Heavyweight boxer raring to go
In a showdown dubbed “Rumble Africa 2006”, Dube was first billed to take on South Africa’s Anthony Neil at the Harare International Conference Centre (HICC), but the latter failed to submit his contract forms with the Zimbabwe Board of Boxing Control in time. Attempts to bring Kenyan heavyweight Raymond Ochieng as a last-minute replacement also failed to bear fruit as the East African also failed to make it to Harare. Ochieng’s promoter and manager, Atomic Bunde of Atomic Bomb Boxing Promotions, cited short notice as the reason his boxer would not fight, compelling the organisers of the tournament, Lionheart Boxing Productions, to cancel the duel. But despite not having thrown a single punch, Dube was paid 48% of his promised Z$120m as training fees inline with standing boxing regulations. He took home Z$53,6m, the biggest ever purse to be paid out to a local boxer in the history of the sport.
Stalin Mau Mau, the “Don King” of Zimbabwean boxing said of the recent failure by Dube to land an opponent:
“I think Our authorities here should just consult with the WBA Pan Africa office and have him (Dube) fight the current holder of the title. We should not continue having people who do not want to fight standing in the way because that will scuttle all the plans of more serious boxers”.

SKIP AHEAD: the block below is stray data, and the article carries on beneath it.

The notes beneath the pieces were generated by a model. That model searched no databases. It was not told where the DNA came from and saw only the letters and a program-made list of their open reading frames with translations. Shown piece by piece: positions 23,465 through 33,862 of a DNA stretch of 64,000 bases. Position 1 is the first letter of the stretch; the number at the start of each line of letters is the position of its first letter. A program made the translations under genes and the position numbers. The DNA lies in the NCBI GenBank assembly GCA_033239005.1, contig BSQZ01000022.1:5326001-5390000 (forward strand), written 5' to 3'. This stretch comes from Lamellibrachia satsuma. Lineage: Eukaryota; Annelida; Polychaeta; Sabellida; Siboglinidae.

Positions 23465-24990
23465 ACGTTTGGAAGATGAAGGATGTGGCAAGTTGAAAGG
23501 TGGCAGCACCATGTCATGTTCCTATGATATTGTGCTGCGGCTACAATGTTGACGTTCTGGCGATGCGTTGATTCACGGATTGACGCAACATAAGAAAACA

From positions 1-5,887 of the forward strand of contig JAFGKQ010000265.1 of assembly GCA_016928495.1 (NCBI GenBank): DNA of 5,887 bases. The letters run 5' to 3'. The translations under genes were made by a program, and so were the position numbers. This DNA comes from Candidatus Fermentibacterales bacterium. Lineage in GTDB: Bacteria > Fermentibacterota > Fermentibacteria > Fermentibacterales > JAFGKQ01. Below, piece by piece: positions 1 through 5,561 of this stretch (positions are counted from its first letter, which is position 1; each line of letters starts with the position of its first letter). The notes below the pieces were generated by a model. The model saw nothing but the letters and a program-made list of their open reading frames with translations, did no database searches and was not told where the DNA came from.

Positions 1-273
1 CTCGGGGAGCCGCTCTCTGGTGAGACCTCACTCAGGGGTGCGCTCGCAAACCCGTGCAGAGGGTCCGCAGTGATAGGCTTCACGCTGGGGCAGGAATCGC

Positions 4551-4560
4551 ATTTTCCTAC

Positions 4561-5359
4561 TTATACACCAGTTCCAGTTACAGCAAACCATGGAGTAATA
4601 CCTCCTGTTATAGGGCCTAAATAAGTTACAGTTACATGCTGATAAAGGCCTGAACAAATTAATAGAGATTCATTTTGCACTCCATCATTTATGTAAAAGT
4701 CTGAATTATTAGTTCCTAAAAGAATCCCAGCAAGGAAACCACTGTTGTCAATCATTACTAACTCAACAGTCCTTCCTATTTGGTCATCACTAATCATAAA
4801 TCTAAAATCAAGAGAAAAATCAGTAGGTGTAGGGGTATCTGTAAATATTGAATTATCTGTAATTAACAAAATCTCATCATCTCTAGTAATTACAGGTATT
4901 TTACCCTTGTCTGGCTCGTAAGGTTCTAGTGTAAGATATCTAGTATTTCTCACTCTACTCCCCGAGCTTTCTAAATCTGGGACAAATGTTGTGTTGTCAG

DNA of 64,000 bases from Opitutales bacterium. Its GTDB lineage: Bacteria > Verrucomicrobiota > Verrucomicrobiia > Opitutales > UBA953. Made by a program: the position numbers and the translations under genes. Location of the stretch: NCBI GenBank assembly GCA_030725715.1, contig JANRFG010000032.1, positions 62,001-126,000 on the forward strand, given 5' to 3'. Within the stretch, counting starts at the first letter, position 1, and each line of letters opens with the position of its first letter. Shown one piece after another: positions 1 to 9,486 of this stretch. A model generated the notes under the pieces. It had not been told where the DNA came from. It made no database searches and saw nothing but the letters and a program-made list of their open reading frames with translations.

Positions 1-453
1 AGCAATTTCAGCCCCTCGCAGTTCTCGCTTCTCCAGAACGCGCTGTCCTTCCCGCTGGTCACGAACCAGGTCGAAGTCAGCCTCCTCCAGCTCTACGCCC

Richard Hondo, the Zimbabwe Board of Boxing Control chairman said his association would consider the call by the boxing sector to court the WBA Pan Africa on the issue as a matter of urgency.
“This was definitely going to be a defining moment for boxing in this country and Zimbabwe was going to be on the spotlight especially with the heavyweight bout as part of the bill. Everyone, including the boxer himself, has been let down, but we will do all we can to atone for Dube’s loss of chance”.
With 12 fights under his belt so far (11 of them victories) and noone to challenge him domestically, 23 year-old Tamsanqa is Zimbabwe’s only hope in his division, but four consecutive chances to fight a foreign boxer have eluded him within a period of just six months.
Late last year an opportunity to challenge Ghana’s Manuel Lee Osie for the African Boxing Union title was lost for no apparent reason and two months ago yet another bout against Francis “Galagata” Zulu of Zambia also failed to take part.
When the announcement that the Dube-Ochieng match would not be part of the line-up, a group of enthusiastic fans who braved the chilly June evening at the HICC could not stomach their disappointment, but were eventually given a five-star entertainment performance by a team of four Zambian boxers who were present.
Three out of the four Zambians (Godwin Mutampuka, Esther Phiri and Matthews Chifumpeni) won their respective bouts while Charles Kauseni was outclassed by Peter Pambeni of Zimbabwe.